“Though all ‘thinking people,’ as they are still sometimes called, must by now have more than a vague idea of the dangers which mankind runs from modern techniques, George Orwell, like Aldous Huxley, feels that the more precise we are in our apprehensions the better. Huxley’s Ape and Essence was in the main a warning of the biological evils the split atom may have in store for us; Orwell’s Nineteen Eighty-Four speaks of the psychological breaking-in process to which an up-to-date dictatorship can subject non-cooperators.

    The story is brilliantly constructed and told. Winston Smith, of the Party (but not the Inner Party) kicks against the pricks, with what results we shall leave readers to find out for themselves. It has become a dreadful occasion of anguish to-day conjecturing how much torture even a saint can put up with if the end is certainly not to be a spectacular martyrdom—but ‘vaporisation.’ The less you are familiar with the idea of the agent provocateur as an instrument of oppression and rule the more you will shudder at the wiles used by the Ministry of Love in Mr. Orwell’s London of 1984, ‘chief city of Airstrip One, Oceana.’ An example of the way things are managed: Emmanuel Goldstein, the proscribed Opposition leader, is a fiction artfully sustained by the authorities to lure deviationists into giving themselves away.

    It is an instructive book; there is a good deal of What Every Young Person Ought to Know—not in 1984, but 1949. Mr Orwell’s analysis of the lust for power is one of the less satisfactory contributions to our enlightenment, and he also leaves us in doubt as to how much he means by poor Smith’s ‘faith’ in the people (or ‘proles’). Smith is rather let down by the 1984 Common Man, and yet there is some insinuation that common humanity remains to be extinguished.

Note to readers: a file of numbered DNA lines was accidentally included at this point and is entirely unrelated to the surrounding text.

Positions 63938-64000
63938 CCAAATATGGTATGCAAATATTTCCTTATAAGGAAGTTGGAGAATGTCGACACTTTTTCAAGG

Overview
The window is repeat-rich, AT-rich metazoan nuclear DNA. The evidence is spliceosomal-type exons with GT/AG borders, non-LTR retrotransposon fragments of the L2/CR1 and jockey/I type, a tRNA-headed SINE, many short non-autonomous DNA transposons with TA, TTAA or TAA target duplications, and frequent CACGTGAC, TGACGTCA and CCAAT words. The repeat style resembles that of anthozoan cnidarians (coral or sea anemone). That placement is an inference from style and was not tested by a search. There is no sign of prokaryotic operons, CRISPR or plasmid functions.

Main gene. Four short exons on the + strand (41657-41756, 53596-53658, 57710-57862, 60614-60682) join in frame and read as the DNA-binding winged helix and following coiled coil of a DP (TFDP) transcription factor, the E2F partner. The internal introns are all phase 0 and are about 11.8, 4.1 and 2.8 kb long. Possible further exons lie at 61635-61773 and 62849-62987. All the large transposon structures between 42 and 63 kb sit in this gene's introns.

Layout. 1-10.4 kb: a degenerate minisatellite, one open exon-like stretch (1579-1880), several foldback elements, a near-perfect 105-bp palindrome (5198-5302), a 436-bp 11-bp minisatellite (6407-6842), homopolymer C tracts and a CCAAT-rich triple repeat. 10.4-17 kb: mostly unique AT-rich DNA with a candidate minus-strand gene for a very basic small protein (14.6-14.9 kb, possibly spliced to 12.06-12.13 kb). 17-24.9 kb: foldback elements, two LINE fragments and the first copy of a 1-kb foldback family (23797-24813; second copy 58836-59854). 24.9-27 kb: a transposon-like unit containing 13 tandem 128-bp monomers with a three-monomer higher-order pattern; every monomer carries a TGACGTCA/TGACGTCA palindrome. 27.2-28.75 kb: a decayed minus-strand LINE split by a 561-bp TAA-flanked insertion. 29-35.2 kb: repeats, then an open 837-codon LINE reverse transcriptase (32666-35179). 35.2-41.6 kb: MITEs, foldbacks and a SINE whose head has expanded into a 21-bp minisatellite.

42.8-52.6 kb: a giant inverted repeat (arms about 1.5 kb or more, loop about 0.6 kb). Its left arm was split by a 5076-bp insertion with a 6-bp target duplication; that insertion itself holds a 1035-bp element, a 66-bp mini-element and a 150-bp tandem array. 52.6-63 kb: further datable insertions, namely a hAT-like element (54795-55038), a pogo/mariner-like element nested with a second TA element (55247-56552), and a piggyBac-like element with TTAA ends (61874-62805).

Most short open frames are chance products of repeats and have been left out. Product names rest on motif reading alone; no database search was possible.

The Guardian, June 10, 1949

    “In Britain 1984 A.D., no one would have suspected that Winston and Julia were capable of crimethink (dangerous thoughts) or a secret desire for ownlife (individualism). After all, Party-Member Winston Smith was one of the Ministry of Truth’s most trusted forgers; he had always flung himself heart & soul into the falsification of government statistics. And Party-Member Julia was outwardly so goodthinkful (naturally orthodox) that, after a brilliant girlhood in the Spies, she became active in the Junior Anti-Sex League and was snapped up by Pornosec, a subsection of the government Fiction Department that ground out happy-making pornography for the masses. In short, the grim, grey London Times could not have been referring to Winston and Julia when it snorted contemptuously: ‘Old-thinkers unbellyfeel Ingsoc,’ i.e., ‘Those whose ideas were formed before the Revolution cannot have a full emotional understanding of the principles of English Socialism.’

    How Winston and Julia rebelled, fell in love and paid the penalty in the terroristic world of tomorrow is the thread on which Britain’s George Orwell has spun his latest and finest work of fiction. In Animal Farm, Orwell parodied the Communist system in terms of barnyard satire; but in 1984 … there is not a smile or a jest that does not add bitterness to Orwell’s utterly depressing vision of what the world may be in 35 years’ time.”

    “Most novels about an imaginary world have as their central character, or interpreter, a man who somehow strays out of the author’s own time and finds himself in a world he never made. But Orwell, like Aldous Huxley in Brave New World, builds his nightmare of tomorrow on foundations that are firmly laid today. He needs to contemporary spokesman to explain and interpret—for the simple reason that any reader in 1949 can uneasily see his own shattered features in Winston Smith, can scent in the world of 1984 a stench that is already familiar.”

    TIME, June 20, 1949